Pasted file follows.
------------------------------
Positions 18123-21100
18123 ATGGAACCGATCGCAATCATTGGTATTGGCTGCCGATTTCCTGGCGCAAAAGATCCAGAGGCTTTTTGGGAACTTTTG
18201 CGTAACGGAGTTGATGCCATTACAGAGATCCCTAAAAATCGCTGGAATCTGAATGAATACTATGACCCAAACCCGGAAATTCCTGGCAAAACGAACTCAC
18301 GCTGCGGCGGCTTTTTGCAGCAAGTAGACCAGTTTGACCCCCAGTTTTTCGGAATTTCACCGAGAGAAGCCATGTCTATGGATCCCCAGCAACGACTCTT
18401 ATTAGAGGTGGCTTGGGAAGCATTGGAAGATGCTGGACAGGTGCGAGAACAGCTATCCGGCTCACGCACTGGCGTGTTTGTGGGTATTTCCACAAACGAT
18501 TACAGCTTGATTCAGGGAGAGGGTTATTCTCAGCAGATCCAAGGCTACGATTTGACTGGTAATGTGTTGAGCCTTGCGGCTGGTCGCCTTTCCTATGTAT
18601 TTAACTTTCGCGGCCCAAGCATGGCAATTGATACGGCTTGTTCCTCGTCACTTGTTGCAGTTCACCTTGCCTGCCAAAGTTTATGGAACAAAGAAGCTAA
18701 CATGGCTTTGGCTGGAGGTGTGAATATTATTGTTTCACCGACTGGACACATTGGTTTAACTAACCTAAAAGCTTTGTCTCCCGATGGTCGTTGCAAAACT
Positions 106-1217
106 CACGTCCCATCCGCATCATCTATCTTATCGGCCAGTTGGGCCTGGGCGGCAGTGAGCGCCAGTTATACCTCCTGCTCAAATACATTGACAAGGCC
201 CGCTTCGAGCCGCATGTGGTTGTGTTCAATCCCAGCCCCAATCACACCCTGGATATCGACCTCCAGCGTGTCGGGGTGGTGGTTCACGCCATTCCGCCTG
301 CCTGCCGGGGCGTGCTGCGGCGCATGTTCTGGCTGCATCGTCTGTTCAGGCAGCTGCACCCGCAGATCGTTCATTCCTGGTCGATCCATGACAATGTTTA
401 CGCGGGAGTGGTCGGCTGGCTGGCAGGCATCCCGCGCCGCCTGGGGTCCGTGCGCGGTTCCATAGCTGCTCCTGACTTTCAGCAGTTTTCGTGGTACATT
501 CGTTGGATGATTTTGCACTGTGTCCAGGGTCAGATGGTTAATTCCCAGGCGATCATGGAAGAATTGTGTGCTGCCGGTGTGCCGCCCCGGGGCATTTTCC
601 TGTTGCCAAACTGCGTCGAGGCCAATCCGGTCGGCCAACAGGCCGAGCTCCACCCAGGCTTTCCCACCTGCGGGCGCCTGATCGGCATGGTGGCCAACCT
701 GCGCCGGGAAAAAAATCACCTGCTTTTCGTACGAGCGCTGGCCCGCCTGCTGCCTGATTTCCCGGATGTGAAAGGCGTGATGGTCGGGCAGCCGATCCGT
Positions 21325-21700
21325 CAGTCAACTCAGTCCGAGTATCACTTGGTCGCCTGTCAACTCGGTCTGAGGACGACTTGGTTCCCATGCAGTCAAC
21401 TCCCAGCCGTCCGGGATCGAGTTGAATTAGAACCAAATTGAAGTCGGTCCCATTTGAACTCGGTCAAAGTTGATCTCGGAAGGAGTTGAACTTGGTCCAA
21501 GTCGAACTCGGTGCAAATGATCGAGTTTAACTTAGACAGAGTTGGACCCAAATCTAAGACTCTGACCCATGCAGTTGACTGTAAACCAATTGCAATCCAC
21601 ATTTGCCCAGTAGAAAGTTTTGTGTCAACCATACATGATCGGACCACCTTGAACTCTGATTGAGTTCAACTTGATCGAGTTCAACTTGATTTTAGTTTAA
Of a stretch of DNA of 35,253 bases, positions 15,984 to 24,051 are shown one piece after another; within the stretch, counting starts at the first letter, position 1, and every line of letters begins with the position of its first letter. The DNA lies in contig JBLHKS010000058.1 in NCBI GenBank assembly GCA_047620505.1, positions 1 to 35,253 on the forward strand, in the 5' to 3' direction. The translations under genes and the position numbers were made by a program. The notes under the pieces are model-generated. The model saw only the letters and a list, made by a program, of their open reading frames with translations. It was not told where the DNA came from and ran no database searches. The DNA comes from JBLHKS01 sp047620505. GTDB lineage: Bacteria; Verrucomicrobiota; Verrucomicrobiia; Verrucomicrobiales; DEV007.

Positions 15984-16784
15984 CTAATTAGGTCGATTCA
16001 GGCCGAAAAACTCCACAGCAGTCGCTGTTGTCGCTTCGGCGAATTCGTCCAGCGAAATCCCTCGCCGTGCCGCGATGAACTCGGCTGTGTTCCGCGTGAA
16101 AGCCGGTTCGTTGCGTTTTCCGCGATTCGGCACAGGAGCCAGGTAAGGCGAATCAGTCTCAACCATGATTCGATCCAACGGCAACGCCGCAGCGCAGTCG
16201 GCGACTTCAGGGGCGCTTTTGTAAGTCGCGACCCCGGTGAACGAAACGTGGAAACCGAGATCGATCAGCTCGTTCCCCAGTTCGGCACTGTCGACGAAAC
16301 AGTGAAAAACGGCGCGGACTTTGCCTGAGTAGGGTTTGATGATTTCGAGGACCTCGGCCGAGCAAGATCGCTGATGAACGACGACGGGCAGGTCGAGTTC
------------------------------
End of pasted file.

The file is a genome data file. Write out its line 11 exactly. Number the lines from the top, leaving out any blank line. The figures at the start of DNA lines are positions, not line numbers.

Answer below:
201 CGCTTCGAGCCGCATGTGGTTGTGTTCAATCCCAGCCCCAATCACACCCTGGATATCGACCTCCAGCGTGTCGGGGTGGTGGTTCACGCCATTCCGCCTG